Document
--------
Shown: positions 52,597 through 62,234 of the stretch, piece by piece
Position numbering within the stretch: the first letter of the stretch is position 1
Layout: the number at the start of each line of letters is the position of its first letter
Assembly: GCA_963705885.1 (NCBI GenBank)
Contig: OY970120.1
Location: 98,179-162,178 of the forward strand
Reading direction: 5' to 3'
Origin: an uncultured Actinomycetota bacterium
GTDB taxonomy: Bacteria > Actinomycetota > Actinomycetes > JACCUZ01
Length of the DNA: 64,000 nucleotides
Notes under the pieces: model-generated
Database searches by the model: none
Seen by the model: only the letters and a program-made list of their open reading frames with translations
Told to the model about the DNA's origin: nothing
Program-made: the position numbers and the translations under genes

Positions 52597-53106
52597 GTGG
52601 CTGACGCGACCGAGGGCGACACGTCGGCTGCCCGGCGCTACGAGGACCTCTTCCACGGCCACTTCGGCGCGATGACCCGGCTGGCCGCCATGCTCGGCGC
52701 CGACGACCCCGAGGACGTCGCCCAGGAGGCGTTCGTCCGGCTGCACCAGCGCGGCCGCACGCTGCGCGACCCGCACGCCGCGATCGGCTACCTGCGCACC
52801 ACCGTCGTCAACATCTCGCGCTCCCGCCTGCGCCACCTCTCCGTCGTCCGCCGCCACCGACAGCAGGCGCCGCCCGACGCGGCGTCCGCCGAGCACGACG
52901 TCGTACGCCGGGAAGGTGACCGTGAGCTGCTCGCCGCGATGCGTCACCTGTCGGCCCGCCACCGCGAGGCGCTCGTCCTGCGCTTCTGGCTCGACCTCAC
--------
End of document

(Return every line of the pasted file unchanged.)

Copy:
Shown: positions 52,597 through 62,234 of the stretch, piece by piece
Position numbering within the stretch: the first letter of the stretch is position 1
Layout: the number at the start of each line of letters is the position of its first letter
Assembly: GCA_963705885.1 (NCBI GenBank)
Contig: OY970120.1
Location: 98,179-162,178 of the forward strand
Reading direction: 5' to 3'
Origin: an uncultured Actinomycetota bacterium
GTDB taxonomy: Bacteria > Actinomycetota > Actinomycetes > JACCUZ01
Length of the DNA: 64,000 nucleotides
Notes under the pieces: model-generated
Database searches by the model: none
Seen by the model: only the letters and a program-made list of their open reading frames with translations
Told to the model about the DNA's origin: nothing
Program-made: the position numbers and the translations under genes

Positions 52597-53106
52597 GTGG
52601 CTGACGCGACCGAGGGCGACACGTCGGCTGCCCGGCGCTACGAGGACCTCTTCCACGGCCACTTCGGCGCGATGACCCGGCTGGCCGCCATGCTCGGCGC
52701 CGACGACCCCGAGGACGTCGCCCAGGAGGCGTTCGTCCGGCTGCACCAGCGCGGCCGCACGCTGCGCGACCCGCACGCCGCGATCGGCTACCTGCGCACC
52801 ACCGTCGTCAACATCTCGCGCTCCCGCCTGCGCCACCTCTCCGTCGTCCGCCGCCACCGACAGCAGGCGCCGCCCGACGCGGCGTCCGCCGAGCACGACG
52901 TCGTACGCCGGGAAGGTGACCGTGAGCTGCTCGCCGCGATGCGTCACCTGTCGGCCCGCCACCGCGAGGCGCTCGTCCTGCGCTTCTGGCTCGACCTCAC